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Back To Vidyya WHO Proposal Would Raise Quality Of Internet Health Information

Dot Health Could Soon Be As Well Known As Dot Com

People seeking health information on the Internet will get a higher standard and faster results under a bold new World Health Organization (WHO) proposal. The initiative aims to cut a direct path through the Internet maze, making it much easier for users to find the accurate and reliable health information they need.

WHO has proposed the creation of ".health" to join the small group of Internet top-level domains (TLDs) such as ".com" and ".org" that currently help users locate websites in their chosen field of interest.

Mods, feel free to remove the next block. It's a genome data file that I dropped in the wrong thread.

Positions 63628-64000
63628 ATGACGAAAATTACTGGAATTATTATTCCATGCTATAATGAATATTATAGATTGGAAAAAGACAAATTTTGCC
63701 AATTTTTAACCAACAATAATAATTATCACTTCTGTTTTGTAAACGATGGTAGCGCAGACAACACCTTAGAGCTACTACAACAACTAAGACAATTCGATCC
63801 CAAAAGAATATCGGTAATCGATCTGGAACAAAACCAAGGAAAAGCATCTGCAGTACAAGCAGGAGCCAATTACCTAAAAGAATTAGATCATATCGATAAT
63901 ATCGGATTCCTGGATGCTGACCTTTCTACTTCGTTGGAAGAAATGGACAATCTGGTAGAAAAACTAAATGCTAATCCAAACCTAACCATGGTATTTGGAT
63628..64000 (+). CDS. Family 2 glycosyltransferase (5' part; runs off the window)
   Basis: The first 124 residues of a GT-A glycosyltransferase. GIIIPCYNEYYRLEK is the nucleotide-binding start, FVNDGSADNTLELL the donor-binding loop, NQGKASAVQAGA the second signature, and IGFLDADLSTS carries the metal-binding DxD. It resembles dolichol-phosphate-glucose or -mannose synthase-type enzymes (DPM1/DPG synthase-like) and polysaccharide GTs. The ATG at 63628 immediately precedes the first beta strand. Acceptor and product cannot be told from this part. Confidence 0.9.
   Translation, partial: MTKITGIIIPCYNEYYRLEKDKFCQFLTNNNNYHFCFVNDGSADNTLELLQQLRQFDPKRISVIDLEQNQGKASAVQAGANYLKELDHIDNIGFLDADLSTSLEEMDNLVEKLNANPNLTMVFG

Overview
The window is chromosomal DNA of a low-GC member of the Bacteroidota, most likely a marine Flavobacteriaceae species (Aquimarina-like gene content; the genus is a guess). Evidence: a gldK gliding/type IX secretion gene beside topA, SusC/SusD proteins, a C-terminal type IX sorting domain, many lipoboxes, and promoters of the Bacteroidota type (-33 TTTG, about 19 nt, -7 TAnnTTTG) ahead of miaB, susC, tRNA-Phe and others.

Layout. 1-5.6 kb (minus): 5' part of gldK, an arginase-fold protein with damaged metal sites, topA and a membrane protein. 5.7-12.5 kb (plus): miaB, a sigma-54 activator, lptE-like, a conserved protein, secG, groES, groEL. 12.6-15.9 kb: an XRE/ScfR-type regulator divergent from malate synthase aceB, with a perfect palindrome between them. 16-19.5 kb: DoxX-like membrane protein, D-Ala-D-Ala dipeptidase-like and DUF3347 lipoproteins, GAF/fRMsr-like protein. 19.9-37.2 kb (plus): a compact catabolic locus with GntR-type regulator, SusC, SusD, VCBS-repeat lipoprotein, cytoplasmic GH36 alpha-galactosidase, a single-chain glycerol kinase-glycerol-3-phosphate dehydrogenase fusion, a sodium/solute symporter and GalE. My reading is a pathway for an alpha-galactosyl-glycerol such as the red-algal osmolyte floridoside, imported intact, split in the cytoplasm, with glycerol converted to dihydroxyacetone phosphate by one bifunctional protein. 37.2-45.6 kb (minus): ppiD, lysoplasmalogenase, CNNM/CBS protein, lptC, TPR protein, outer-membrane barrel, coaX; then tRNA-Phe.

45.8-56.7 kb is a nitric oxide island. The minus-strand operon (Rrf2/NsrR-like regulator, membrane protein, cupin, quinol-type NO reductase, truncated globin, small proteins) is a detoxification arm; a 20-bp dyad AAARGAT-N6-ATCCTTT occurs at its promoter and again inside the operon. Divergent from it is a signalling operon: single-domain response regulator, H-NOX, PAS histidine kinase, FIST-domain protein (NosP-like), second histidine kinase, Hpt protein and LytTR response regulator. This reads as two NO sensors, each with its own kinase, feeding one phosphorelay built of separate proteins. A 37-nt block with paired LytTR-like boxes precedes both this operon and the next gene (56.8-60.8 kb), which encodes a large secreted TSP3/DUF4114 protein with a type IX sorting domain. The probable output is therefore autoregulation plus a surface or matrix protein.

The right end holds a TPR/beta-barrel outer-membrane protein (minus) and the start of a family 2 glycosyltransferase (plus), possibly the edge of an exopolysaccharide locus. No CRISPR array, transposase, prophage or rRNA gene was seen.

The Internet Corporation for Assigned Names and Numbers (ICANN) says that more TLDs are needed urgently to cope with the Web’s rapid expansion, and has recently invited all interested parties to submit new TLD proposals for consideration.

ICANN has the authority to prescribe the means by which TLDs are added to the system which allows users to locate computers on the Internet by a name.

This week ICANN meets in Los Angeles to review a host of such submissions. Many national and international health groups have expressed support for the WHO proposal and are hopeful that ".health" will be approved.